NGOs on leaders’ summit: Rhetoric, not action plans

    World leaders pose for a group picture during the G20 summit in Los Cabos, Mexico. Photo by: Eskinder Debebe / UN

    Has the G-20 failed the 1 billion people suffering from hunger worldwide?

    Despite the launch of an initiative focused on food security innovations and U.N. food agencies welcoming G-20’s recognition of the importance of small-holder agriculture, several nongovernmental organizations said heads of state have failed to secure food for the hungry.

    The G-20 “turned in last year’s homework,” Neil Watkins, ActionAid USA director of policy and campaigns, said in a June 19 press release. The group reaffirmed old plans when the world needs bold proposals, Watkins added. Adam Taylor, World Vision vice president of advocacy, agreed, saying leaders recycled previous commitments.

    The G-20 expressed “support” for a number of food security issues in its final declaration, including for the Scaling Up Nutrition Movement. But InterAction’s Director of International Advocacy John Ruthrauff said there were no “concrete steps, action plans, or benchmarks for completion.”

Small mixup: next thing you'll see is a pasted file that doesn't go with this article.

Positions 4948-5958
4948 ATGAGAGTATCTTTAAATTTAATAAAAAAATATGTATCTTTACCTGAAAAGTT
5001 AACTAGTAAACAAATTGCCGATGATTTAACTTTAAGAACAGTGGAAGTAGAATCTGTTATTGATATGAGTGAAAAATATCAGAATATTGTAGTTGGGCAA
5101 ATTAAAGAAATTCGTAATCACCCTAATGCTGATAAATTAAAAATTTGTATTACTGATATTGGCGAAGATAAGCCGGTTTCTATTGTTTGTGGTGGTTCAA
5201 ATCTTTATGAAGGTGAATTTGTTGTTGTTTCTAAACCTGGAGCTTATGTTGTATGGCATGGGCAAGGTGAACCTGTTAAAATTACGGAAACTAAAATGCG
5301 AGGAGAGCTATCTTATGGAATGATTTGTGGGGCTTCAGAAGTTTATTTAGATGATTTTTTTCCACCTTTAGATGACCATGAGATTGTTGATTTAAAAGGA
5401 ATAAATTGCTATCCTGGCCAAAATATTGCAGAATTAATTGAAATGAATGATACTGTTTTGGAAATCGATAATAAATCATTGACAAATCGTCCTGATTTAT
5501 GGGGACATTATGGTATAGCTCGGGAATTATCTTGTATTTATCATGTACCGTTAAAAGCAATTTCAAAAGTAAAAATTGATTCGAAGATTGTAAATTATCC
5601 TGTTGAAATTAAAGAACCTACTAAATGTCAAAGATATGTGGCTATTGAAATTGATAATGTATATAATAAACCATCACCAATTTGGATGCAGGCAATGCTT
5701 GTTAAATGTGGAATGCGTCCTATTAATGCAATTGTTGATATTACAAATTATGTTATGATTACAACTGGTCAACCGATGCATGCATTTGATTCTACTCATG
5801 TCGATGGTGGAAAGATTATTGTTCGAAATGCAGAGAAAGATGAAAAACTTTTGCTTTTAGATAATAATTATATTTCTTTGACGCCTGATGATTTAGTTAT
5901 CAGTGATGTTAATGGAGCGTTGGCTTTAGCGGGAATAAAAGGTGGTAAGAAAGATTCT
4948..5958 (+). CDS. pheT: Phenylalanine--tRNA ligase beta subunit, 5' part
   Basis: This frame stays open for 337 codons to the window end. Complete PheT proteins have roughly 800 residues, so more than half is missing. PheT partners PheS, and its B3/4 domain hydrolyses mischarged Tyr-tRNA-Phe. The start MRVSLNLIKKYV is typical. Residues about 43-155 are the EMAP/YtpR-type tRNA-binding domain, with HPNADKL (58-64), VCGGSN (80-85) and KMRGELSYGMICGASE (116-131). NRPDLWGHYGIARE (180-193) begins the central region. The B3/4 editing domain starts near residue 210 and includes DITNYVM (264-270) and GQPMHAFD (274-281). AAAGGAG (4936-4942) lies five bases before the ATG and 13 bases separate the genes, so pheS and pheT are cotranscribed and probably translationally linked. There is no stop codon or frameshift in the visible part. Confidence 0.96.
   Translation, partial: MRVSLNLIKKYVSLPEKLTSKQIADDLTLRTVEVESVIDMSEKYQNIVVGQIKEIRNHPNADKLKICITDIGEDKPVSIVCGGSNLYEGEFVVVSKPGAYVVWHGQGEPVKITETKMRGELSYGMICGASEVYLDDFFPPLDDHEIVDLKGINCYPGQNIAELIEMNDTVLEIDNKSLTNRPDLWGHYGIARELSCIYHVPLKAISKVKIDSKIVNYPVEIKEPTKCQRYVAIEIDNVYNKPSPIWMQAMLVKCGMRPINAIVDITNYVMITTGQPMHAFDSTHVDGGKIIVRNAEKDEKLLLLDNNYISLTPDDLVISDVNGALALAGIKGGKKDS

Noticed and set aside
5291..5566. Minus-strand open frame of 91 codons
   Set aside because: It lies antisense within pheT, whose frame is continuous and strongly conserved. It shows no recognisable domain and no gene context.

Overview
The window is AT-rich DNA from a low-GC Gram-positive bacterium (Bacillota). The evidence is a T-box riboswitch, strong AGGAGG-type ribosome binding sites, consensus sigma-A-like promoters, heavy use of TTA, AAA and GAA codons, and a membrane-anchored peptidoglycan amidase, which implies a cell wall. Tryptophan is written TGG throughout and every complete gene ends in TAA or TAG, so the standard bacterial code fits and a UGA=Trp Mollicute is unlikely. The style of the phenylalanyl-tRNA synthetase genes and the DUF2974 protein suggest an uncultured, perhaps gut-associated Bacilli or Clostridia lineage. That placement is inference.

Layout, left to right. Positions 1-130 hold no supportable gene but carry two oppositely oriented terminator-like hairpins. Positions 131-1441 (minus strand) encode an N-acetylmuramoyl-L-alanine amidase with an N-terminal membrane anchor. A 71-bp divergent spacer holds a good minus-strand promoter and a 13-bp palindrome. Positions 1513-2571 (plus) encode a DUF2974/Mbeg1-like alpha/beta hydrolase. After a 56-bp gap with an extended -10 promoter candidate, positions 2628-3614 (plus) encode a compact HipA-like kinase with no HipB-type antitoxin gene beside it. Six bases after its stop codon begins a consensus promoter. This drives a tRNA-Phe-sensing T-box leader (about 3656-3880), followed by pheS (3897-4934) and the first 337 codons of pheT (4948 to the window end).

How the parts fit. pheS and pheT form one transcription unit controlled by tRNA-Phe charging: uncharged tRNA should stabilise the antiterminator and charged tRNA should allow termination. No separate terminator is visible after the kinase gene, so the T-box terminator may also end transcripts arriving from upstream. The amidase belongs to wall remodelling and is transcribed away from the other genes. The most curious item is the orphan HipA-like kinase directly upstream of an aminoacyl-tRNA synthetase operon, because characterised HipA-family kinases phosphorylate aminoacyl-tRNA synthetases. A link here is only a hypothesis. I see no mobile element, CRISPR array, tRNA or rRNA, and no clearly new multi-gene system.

ONE CEO Michael Elliott could not agree more. He said the group has “consistently promised a lot, but delivered very little.”

    Leaders have “failed to keep the world’s poorest in their sights,” Oxfam representative Carlos Zarco said. “Political courage seems to be in short supply in Los Cabos,” Elliott added.

    The two-day summit in Los Cabos, Mexico, ended Tuesday (June 19).

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    About the author

    • Jenny Lei Ravelo

      Jenny Lei Ravelo is a Devex Senior Reporter based in Manila. She covers global health, with a particular focus on the World Health Organization, and other development and humanitarian aid trends in Asia Pacific. Prior to Devex, she wrote for ABS-CBN, one of the largest broadcasting networks in the Philippines, and was a copy editor for various international scientific journals. She received her journalism degree from the University of Santo Tomas.

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